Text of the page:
How do you know when your data is fit for purpose? Start by putting the why before the what!
There are many factors that require careful consideration to bring about effective cognitive solutions.
It’s akin to conducting a group of musicians – it might be possible (easy even!) to attain a pleasant sound from a solo instrument…
But, if expertly managed, you could accomplish a symphony from the entire orchestra!
This week, our podcast series will guide you through the five steps required to conduct a dazzling cognitive symphony.
On Day 1 of the series, Marco Romano – Procurement Chief Analytics Officer, Global Procurement, Transformation Technology, IBM, talks about the development of data strategy, how to determine if a data source is fit for purpose and understanding the data that you want to see.
“To me the cognitive and analytic strategy really starts with the data strategy” explains Marco, “how we acquire, enrich, store and curate our data. Then it really becomes about what you do to that data to bring business value and actionable insights.
“I’d argue anything’s possible quite honestly, limited only by our imagination and one very important point, which is the quality and quantity of the data that’s available to us.”
The orchestra analogy
So where did the orchestra analogy come from?
“When you sit there at the start of a performance invariably you’re hearing these individual members tuning their instruments – warming up.
“It’s very melodic and you really get to hear the class of the instrument and the performer. But it’s really when the conductor walks on stage and all of those instruments are played together in harmony, that’s when it really becomes incredible.
That’s when the goosebumps come in and you hear the power of the sound.”
So how does this translate into data and insights? “One good piece of data is absolutely valuable and can really help you make better business decisions” says Marco. “But like an orchestra, a collection of this transformed data, properly orchestrated to provide these varied and powerful insights at the right time and in the right format for the intended audience really gives you that competitive advantage and operational efficiency.”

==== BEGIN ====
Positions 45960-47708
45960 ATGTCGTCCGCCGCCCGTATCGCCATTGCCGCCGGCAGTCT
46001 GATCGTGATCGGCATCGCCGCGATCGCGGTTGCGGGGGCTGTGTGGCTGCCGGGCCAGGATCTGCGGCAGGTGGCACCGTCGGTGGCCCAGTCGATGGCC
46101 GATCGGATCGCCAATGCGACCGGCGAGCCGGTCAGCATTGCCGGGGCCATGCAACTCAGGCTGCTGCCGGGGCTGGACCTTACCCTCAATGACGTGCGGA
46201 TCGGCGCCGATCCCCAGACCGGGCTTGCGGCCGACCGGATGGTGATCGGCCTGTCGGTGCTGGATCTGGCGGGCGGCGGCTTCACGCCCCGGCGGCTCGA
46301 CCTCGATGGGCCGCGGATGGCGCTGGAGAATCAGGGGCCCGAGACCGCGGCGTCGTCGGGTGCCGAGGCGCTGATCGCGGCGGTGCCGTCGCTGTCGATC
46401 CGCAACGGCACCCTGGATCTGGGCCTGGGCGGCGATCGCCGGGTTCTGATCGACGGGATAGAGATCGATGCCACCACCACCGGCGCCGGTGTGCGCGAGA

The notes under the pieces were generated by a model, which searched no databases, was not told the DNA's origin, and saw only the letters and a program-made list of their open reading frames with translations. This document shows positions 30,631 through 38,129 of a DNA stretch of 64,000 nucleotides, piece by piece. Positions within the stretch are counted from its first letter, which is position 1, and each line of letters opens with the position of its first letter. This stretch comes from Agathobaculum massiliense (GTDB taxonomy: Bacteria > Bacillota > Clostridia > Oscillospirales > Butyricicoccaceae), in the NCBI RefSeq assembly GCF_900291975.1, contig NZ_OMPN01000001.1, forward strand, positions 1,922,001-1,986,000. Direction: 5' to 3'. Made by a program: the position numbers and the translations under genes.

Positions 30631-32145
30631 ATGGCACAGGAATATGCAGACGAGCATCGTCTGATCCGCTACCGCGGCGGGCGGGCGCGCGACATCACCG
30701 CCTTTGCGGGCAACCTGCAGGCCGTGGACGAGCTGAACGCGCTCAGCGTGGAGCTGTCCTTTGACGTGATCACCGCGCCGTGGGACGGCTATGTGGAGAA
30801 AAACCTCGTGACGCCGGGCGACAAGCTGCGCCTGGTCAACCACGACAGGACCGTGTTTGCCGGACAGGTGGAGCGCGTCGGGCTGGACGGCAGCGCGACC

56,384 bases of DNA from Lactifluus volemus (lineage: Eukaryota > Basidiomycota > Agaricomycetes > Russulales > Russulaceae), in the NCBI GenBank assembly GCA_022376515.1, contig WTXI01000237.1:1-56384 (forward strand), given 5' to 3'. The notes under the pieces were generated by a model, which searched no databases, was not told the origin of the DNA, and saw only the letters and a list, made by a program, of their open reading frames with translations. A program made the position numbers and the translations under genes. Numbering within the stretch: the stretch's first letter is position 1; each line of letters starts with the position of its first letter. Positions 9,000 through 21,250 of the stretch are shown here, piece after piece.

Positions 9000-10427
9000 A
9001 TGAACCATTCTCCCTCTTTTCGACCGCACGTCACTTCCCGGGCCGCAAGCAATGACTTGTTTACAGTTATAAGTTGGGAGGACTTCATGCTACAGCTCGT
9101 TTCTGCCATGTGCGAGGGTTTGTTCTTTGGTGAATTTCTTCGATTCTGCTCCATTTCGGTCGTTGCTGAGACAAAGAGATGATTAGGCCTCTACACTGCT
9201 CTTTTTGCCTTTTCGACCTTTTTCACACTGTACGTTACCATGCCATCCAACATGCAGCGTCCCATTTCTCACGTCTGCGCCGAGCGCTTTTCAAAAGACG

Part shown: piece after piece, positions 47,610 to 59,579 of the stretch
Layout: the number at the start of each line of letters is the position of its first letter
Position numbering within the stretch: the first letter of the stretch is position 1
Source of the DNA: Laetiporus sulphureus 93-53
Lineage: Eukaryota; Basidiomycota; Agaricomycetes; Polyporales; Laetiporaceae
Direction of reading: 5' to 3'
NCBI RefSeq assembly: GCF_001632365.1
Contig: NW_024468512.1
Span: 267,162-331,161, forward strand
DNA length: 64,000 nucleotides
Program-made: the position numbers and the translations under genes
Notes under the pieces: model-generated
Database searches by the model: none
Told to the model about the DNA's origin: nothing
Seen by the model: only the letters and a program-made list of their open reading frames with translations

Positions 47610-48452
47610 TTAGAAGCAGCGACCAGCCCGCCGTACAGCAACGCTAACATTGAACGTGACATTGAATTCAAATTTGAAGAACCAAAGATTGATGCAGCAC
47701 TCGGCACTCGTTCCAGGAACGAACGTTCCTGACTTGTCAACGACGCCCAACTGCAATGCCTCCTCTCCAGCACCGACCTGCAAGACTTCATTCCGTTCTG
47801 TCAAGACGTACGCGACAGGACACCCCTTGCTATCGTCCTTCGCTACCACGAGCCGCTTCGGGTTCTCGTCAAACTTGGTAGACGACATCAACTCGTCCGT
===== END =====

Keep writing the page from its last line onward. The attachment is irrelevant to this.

“You really need everyone playing from the same sheet of music, or the same hymn sheet!”
Putting the why before the what!
If the foundation to cognitive strategy is the acquisition of data, what kind of data should we be seeking to acquire? It’s easy to think about it in a one dimensional way, only considering one or two sources of data. But in reality data is coming from multiple sources. So where should we be looking for it?
“I think before you even answer the question of what data is it that you need, you really need to address the question of why you need it” explains Marco.
“What is the business outcome that you’re trying to drive? What is it that you want to achieve by acquiring this data? Then I think you can start to determine what data you need, and how you go about acquiring it and enriching it.
“I’ve seen an awful lot of effort go into acquiring data that never results in a business action. Not because it was bad data but it was just not fit for purpose. I think the importance here is that it is fit for purpose at the time that it’s needed and of course for the intended recipient.”
How do you know when your data is fit for purpose?
What are some of the things that you do to determine if a data source or a potential data source is fit for purpose, before you go down the road of actually trying to acquire and cleanse and build it into your models?
Marco firmly believes that you have to start with establishing what the intended outcome is that you want.
Secondly, “there is a point, which we of course have to consider, and that’s ROI. We can’t afford to throw manual resources off to fully invested activities. Some data is extremely difficult to come by, or extremely difficult to get to the level of quality that we need.
“I think you need to have a clear line of sight, of how these insights are going to allow you to change business course or alter business strategy and effect an outcome. Then you can start to also establish to what degree this data will help you achieve that?”
Ask yourself “how much impact is that data going to have, and in turn you can start to then make sensible decisions about ROI and the type of data that you need.”
Striving to conduct a cognitive symphony but in need of some expert guidance? Our podcast series starts today! Register here.